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Detroit — A Wayne County Circuit Court judge on Thursday agreed to remove herself from the trial of a pastor charged with killing a transgender Detroit woman on grounds the judge contributed to a fundraiser for the defendant's wife and daughter.

Judge Tracy Green of Wayne County Circuit Court recused herself during a motion hearing after acknowledging she made a contribution to a church fund for Albert Weathers' wife and daughter to keep them in their home while the defendant was locked up in jail awaiting trial on the murder charges against him.

Green said she was granting the prosecutor's motion to step aside because it was important to avoid the appearance of impropriety since she did make a contribution to the Weathers family, and it was "... made in connection with this case."

Green said she made the donation to the defendant's wife and daughter because "Mrs. Weathers had experienced financial hardship due to the fact that one of the primary earners of the household, that being Mr. Weathers, had been incarcerated."

The judge also attended the fundraiser, according to a motion filed by the prosecutor.

The judge did not say what amount the financial donation was for and when it was made, but it was given before Green was randomly assigned the case. She said she agrees the appearance of "impropriety is something that can't be overlooked" in this case, although Green said she feels she would be fair in her handling of the case.

"To avoid the appearance of impropriety, I have to recuse. I don't take (the recusal) lightly in doing so because I recognize that I'm also responsible for fairly and adjudicating cases," Green said..

Green was assigned the case after the fundraiser and following her transfer to the criminal division of the Wayne County Circuit Court. She previously was a judge in the circuit court's juvenile division before she was transferred.

Green was reassigned in May amid allegations that she covered up evidence of her grandson being beaten by his father. The 11-year-old boy has accused his father, 31-year-old Gary Davis-Headd, of striking him. Headd is the judge's son.

Chief Wayne County Judge Timothy Kenny said in May that he took Green off the abuse and neglect docket until cases of parental rights termination and criminal child abuse involving Davis-Headd are resolved.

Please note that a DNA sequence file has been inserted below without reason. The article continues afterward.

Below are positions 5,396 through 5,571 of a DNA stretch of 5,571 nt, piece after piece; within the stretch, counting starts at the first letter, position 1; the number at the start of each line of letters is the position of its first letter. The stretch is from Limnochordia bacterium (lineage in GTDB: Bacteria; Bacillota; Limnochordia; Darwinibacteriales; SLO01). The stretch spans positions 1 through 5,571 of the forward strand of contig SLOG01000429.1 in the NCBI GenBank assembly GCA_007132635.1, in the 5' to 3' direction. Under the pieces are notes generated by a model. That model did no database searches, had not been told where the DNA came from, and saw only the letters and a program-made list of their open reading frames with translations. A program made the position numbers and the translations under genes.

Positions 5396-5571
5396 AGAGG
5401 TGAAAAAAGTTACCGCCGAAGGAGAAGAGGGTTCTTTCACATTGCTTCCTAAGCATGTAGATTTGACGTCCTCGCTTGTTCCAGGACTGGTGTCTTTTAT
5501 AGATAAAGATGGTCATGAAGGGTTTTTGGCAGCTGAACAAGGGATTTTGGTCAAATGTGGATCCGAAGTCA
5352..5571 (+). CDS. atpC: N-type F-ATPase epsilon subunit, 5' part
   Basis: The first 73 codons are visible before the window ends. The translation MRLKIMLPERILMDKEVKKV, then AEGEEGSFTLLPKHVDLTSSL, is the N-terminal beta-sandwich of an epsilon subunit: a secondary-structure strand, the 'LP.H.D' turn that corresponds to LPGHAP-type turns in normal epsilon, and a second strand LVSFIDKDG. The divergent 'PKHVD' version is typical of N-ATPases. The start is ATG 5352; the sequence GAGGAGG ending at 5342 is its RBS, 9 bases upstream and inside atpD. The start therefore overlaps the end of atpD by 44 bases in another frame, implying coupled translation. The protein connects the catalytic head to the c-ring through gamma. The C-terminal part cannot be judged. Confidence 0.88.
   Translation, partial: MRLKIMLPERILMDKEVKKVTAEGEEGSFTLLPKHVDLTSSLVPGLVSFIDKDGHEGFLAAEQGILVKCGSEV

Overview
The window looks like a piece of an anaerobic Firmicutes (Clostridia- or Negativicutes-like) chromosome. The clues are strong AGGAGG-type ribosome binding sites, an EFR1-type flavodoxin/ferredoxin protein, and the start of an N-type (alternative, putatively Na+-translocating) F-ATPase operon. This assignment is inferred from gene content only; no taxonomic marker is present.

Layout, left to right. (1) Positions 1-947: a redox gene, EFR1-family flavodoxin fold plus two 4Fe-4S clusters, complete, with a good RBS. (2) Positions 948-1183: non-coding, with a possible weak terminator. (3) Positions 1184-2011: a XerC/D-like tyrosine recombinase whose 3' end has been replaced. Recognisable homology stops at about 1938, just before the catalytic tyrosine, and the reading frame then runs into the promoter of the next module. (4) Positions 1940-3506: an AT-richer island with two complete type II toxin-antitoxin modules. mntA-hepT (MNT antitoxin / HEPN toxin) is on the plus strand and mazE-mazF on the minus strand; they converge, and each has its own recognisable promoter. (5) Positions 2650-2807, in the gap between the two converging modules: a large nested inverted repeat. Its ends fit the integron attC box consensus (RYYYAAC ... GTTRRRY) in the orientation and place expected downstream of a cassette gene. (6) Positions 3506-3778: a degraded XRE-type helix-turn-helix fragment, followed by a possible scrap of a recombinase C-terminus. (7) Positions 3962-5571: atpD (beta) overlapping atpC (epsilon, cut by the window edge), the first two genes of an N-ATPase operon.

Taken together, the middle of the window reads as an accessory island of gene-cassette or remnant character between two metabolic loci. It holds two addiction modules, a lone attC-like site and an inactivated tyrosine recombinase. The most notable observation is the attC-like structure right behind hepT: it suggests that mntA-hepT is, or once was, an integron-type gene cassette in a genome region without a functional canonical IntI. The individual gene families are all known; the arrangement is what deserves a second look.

In the criminal case, Albert Weathers, 47, of Sterling Heights is charged with open murder in the Dec. 7 slaying in Detroit of Kelly Stough, 36, who died of a single gunshot to her left underarm. Weathers is out on bond until his trial.

Defense attorney David Cripps objected to the judge recusing herself and appealed her ruling on the motion to presiding Wayne County Circuit Court Judge Prentis Edwards Jr., who set a hearing for Oct. 3 to hear arguments on Cripps' appeal.

Cripps told the judge "it was an honest and compassionate thing" in trying to help Weathers' wife. He said recusing a judge for making a contribution to a fundraiser is going down a "slippery slope."

"This was not a legal fundraiser," said Cripps, who added the fundraiser was organized by another church's pastor. "You had no idea you would land in this seat here at the time that you attended this fundraiser. You were in a different division of the court. You had no way in knowing in any way that (the Weathers) would be on a docket that you would be randomly assigned to."

Weathers told Detroit police that he shot Stough, also known as Keanna Mattel, in self-defense. During a portion of a 2 ½-hour-long video of police questioning Weathers about the shooting, the pastor also told investigators the shooting was accidental.

After first telling police "I was protecting myself" when he shot Stough, Weathers said the shooting, which occurred around 6 a.m. near McNichols and Brush, was accidental.

"My intent was not to discharge my weapon," said Weathers. "It went off by mistake.

Assistant Wayne County Prosecutor Jaimie Powell Horowitz, who is prosecuting the case for Fair Michigan,  said Weathers knew Stough and had frequented the area where the shooting took place.

During Thursday's hearing, Horowitz said while the judge did not know at the time of fundraiser she would be assigned the case, the contribution still did "raise the issue of impropriety" and that to avoid the appearance of impropriety, Green should step aside from hearing the case.

​"Any ruling that you make will be perceived as unfair because of the donation," Horowitz said.

bwilliams@detroitnews.com

(313) 222-2027

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